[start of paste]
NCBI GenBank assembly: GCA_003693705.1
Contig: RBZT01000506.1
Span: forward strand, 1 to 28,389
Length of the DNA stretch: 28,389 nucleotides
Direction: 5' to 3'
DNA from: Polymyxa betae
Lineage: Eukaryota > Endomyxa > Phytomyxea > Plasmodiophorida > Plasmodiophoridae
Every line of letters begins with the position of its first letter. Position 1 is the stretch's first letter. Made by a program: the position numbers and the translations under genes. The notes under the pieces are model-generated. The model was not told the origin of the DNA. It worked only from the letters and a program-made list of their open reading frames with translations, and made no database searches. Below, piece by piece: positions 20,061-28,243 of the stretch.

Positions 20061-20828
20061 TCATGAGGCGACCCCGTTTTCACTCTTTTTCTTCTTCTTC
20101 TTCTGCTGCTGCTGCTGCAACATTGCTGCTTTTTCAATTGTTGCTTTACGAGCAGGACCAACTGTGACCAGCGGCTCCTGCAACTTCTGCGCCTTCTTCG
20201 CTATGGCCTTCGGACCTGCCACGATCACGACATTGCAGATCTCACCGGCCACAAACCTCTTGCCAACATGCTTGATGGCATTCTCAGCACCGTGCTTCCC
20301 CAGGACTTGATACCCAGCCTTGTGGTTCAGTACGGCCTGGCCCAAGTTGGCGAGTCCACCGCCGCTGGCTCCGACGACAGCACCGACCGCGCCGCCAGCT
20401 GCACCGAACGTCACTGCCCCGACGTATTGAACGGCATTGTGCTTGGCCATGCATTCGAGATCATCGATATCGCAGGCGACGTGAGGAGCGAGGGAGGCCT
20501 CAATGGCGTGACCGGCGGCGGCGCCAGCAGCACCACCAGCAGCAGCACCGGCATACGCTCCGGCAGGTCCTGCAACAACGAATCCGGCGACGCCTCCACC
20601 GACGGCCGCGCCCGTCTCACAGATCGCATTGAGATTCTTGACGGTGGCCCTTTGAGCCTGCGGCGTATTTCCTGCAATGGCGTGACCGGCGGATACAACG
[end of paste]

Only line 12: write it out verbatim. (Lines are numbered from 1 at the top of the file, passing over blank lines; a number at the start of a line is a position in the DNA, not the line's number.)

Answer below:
20201 CTATGGCCTTCGGACCTGCCACGATCACGACATTGCAGATCTCACCGGCCACAAACCTCTTGCCAACATGCTTGATGGCATTCTCAGCACCGTGCTTCCC